I was surprised to learn — though maybe I shouldn’t have been — that if you do a Google search of the term “Southern Pride,”, literally 99 out of every 100 image results contains the Confederate Flag.
That is a goddamn shame, because — believe it or not — there are a fair number of Southerners who are proud of where they come from (and no region is more prideful than the South), and not every Southerner is a racist.
I never thought much about the Confederate flag growing up in the South. Like the American flag, it’s everywhere — waving in people’s yards and in car dealership lots, on bumper stickers, mud flaps, belt buckles, T-shirts, bandanas, and most commonly, in the window in the back of a pick up truck along with a gun rack — and I didn’t associate it as much with “racists” as I did with “good ole boys,” many of whom were racist, and some of whom were just proud of where they came from and probably didn’t think through the racist implications behind that flag.
For many of us, the Confederate flag was just something Bo and Luke Duke had on the top of their car, and that’s the extent that we thought about it at the time. It was those that wore T-Shirts or had bumper stickers that read, “The South Will Rise Again” that pissed us off, because the implication was that those racists jackasses wanted a rematch, that they wanted to reinstitute slavery, and they couldn’t accept that 150 years ago, the “good guys” won, and we weren’t the “good guys.” Nobody wants to be thought of as the bad guys.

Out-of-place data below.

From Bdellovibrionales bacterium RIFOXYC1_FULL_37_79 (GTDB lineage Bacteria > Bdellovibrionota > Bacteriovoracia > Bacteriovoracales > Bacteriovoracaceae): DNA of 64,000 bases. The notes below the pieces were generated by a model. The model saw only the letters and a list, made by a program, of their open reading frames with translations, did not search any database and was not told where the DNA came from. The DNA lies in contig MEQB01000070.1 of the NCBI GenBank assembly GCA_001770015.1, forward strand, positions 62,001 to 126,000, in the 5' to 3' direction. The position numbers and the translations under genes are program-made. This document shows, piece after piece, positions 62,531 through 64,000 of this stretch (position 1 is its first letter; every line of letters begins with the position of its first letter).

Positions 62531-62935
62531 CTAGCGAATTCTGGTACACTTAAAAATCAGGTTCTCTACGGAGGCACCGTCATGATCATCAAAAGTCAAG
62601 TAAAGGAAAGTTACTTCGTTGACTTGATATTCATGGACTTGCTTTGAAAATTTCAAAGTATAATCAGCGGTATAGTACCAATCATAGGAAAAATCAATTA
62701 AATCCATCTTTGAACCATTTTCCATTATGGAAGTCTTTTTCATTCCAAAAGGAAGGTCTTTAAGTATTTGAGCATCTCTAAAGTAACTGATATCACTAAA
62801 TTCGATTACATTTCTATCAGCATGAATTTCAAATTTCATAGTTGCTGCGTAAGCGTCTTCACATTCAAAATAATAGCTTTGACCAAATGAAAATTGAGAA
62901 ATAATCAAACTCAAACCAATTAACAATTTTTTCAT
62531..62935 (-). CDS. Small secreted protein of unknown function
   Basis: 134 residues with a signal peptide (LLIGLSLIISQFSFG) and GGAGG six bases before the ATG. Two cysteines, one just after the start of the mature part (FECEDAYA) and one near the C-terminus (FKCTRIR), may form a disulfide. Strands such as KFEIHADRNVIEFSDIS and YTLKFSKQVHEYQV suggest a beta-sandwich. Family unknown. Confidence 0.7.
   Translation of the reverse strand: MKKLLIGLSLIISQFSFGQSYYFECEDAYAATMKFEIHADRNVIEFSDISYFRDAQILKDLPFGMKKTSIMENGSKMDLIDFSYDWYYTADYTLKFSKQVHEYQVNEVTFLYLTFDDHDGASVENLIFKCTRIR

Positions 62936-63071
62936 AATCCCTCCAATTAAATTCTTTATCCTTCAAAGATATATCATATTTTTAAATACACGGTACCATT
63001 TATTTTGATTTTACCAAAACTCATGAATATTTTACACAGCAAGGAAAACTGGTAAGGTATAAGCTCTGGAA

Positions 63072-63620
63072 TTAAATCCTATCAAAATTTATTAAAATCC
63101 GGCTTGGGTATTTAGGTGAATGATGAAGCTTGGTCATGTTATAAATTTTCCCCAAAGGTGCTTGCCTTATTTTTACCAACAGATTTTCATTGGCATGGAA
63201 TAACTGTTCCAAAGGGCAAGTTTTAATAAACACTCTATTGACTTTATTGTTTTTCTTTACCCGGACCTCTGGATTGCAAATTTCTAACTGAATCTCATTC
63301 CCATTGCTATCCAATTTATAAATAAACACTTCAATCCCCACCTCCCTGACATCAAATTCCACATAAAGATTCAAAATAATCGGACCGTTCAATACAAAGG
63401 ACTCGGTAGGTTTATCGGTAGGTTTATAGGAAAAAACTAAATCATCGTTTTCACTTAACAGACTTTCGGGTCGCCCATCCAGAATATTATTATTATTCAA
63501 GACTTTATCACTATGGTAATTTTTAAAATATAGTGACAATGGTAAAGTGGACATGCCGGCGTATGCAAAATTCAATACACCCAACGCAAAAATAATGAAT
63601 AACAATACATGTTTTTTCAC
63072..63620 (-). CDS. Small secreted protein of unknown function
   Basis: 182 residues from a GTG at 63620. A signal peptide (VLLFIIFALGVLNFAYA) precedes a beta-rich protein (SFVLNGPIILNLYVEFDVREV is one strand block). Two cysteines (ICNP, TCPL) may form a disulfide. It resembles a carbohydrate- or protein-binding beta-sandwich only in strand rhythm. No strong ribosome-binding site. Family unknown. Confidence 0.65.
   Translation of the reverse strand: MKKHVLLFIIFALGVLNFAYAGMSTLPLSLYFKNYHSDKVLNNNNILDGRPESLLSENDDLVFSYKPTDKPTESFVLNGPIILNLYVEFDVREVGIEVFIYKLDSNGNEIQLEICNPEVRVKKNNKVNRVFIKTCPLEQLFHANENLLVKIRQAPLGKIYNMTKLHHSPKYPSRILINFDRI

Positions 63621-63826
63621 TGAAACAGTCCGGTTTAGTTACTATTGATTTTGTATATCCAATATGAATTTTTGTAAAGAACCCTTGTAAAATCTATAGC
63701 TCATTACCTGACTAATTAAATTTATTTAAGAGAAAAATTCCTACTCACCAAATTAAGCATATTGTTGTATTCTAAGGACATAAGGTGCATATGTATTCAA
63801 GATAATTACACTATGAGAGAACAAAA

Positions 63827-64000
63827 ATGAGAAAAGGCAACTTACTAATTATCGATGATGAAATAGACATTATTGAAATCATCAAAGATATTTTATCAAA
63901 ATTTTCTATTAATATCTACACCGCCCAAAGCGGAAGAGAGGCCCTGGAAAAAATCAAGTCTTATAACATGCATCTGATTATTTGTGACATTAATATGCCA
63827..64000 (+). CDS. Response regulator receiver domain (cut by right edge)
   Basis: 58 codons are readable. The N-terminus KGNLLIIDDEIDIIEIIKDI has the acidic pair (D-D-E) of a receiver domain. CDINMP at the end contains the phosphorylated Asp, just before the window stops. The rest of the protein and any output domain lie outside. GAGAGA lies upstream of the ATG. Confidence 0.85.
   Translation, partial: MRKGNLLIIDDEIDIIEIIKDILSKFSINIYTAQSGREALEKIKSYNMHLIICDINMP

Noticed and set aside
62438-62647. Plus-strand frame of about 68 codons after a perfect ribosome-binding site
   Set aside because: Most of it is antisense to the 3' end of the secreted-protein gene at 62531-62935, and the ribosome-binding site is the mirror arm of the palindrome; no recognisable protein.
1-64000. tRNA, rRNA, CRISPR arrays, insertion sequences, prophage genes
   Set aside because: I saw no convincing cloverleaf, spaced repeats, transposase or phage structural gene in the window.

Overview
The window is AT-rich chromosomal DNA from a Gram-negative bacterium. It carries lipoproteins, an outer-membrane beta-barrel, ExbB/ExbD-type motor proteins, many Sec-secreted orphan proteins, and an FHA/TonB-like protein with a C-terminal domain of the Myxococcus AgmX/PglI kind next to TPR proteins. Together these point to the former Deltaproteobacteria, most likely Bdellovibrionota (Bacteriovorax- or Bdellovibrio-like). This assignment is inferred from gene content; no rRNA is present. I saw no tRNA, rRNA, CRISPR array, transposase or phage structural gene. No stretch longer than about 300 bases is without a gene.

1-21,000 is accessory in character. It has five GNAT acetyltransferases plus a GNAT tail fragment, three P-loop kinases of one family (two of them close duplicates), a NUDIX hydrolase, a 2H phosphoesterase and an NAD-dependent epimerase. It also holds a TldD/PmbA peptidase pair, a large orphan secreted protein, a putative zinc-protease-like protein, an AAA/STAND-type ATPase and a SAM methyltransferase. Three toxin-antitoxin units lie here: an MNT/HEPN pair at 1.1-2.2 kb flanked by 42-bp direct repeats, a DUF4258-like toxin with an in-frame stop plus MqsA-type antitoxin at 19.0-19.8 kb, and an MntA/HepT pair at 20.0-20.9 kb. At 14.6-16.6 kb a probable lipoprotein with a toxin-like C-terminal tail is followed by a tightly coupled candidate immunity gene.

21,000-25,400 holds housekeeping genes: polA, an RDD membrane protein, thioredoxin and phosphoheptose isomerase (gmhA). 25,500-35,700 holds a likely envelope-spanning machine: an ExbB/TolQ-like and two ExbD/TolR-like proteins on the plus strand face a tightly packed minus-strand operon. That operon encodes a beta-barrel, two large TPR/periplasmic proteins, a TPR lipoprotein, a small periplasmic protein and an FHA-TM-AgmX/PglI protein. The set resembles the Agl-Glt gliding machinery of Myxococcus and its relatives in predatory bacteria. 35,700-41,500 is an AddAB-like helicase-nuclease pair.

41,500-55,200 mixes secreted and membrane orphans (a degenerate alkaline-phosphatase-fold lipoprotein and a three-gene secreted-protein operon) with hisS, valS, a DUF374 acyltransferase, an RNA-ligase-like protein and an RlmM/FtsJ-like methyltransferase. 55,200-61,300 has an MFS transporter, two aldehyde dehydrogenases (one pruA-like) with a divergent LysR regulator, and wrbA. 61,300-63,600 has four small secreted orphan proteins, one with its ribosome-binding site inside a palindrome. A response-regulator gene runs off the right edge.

It took leaving the South and some distance for me to really appreciate how messed up a symbol the Confederate flag is. They don’t teach you in grade school that the Confederate flag is a symbol of our racist past — it’s an inference you have to make for yourself and you have to do it against the idea that it also represents the so-called glorious past they also teach us about. To us, that Confederate seal was a symbol of our Southern heritage, and I think that we just chose to ignore that the “heritage” we were so proud of was tied so inextricably to slavery and Jim Crowe and the KKK and oppression.
At this point, that association is undeniable to anyone with half a brain cell, and you cannot in good faith break the symbolic link between the Confederate flag and slavery. It is a symbol of racism, and there is no wiggle room in that regard. You can’t dismiss it simply as a symbol of our “cultural heritage” when our “cultural heritage” is one of oppression and enslavement. You can’t argue “heritage not hate” when that heritage is one of hate. It sucks to be the bad guys, but we shouldn’t feel pride in our cultural heritage; we should feel shame in it, and we shouldn’t be trying to preserve it for future generations in the form of a racist flag.
But that doesn’t mean that there aren’t great things about the South that we can’t be proud of. I talk a lot of shit about where I’m from, but I still have a lot of romantic affection for it. I will frequently fall into a nostalgic mood where I will find myself listening to country songs about Southern life for hours at a time. Brad Paisley, Buddy Jewell, Zac Brown, Tim McGraw, Toby Keith and Darius Rucker (HOOTIE) sing about driving trucks, going to church, drinking sweet tea, eating fried chicken, burnt dinners, drinking cold beers and loving their baby daughters and grieving about their mommas dying of cancer. Those songs kill me, and I get this pang, this longing to go back to the homeland where so many people were kind, ate well, parked for free, thanked the good Lord, and called everybody sir or ma’am. As Kenny Chesney sings, “That’s the Good Stuff.”